The mixed up plan for Monitor and the TDA to ‘work closer’ will leave the new joint regulator’s leadership with challenges in perception and practicality
Such was the trauma caused by the Health and Social Care Act 2012 that the government will do almost anything to avoid primary legislation on the NHS.
Hence we have the proposed mixed up confusion of “closer working” between Monitor and the NHS Trust Development Authority rather than a clean cut merger and/or restructuring.
The majority of what the new joint regulator needs to do can be achieved without legislative change. However, its hybrid nature will leave its leadership with two challenges - one of perception and the other practical.
Monitor has handled the tension between its roles as steward of the foundation trust sector and ensuring adequate choice and competition with some skill. However, with the whole of the provider sector to manage, the new body will find maintaining that balance increasingly problematic.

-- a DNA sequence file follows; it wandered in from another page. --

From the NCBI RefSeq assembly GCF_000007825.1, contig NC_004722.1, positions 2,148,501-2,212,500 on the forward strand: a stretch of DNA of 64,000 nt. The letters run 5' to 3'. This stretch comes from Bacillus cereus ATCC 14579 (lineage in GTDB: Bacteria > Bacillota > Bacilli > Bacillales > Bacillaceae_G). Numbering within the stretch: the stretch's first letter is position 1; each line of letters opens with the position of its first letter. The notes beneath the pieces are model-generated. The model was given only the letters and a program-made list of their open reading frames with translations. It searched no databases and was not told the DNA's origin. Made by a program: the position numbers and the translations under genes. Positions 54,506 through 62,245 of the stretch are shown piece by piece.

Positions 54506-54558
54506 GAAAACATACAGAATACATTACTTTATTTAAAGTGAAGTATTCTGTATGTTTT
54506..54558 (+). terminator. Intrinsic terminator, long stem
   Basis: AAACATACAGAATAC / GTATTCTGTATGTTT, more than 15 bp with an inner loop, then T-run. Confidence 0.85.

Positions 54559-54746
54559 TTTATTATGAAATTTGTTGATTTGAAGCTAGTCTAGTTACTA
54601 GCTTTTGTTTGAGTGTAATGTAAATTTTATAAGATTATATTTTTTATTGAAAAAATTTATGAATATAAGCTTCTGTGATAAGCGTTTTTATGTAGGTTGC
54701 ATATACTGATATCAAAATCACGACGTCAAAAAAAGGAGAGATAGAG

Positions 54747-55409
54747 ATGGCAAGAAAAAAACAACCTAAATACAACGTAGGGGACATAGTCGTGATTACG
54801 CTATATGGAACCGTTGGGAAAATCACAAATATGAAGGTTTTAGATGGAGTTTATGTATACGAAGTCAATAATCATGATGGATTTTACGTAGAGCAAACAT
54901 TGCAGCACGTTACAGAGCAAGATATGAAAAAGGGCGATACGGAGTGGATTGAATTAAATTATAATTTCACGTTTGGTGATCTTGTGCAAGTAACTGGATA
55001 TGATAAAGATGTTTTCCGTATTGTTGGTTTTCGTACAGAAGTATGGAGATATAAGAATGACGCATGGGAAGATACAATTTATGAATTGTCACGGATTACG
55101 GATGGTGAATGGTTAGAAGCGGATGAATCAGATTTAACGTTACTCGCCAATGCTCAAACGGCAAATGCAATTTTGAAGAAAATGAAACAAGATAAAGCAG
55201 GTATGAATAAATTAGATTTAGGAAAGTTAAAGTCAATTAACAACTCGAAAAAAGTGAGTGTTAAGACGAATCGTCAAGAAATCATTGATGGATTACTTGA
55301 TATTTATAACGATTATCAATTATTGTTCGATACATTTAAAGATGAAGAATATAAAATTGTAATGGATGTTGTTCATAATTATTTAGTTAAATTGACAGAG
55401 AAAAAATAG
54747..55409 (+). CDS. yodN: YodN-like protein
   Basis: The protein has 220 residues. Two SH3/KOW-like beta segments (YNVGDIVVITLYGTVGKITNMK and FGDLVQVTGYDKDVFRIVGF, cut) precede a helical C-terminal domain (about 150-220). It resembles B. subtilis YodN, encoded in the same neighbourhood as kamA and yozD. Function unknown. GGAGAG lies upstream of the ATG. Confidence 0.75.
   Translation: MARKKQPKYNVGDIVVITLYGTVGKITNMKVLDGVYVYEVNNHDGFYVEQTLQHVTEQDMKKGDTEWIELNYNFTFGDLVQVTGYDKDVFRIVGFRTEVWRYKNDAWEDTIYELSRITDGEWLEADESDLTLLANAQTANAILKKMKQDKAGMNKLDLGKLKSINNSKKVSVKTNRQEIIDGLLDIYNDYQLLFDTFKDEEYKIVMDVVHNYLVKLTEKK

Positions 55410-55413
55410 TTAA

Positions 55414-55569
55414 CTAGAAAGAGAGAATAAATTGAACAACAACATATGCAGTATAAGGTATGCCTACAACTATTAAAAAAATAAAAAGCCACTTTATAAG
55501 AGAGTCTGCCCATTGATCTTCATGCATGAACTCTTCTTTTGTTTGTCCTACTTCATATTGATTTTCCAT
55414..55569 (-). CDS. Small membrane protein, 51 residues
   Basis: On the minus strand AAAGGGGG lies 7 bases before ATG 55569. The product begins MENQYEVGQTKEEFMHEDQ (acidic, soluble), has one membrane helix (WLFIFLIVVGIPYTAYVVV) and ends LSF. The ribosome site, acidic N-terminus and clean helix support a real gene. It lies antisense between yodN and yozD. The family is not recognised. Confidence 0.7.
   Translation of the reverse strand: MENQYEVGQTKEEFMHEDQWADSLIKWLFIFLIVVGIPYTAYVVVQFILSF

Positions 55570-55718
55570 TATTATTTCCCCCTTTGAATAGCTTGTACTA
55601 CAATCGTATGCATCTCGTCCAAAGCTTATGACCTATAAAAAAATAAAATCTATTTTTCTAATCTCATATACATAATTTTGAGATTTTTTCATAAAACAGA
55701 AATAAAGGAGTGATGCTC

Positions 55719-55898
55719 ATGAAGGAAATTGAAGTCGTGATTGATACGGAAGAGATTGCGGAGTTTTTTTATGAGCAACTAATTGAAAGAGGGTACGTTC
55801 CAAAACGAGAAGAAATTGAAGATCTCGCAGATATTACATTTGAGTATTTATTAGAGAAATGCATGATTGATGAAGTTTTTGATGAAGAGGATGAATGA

‘Whoever fills the post is likely to need a higher tolerance for back seat driving by the DH’
The practical problem will arise from its relationship with NHS England, where it must act as a partner on pricing and sector manager and a regulator when it comes to choice and competition.
Then there is the question of who will be the new chief executive. The Department of Health are after a heavy hitter with significant NHS operational experience and if Salford’s Sir David Dalton wants the job it is probably his for the taking.
Whoever fills the post is likely to need a higher tolerance for back seat driving by the DH than the departing David Bennett was apparently able to stomach. Many of the freedoms originally envisaged for Monitor have been worn away in concert with those previously enjoyed by the foundation trusts it brought into being.
Monitor and TDA to join under new chief
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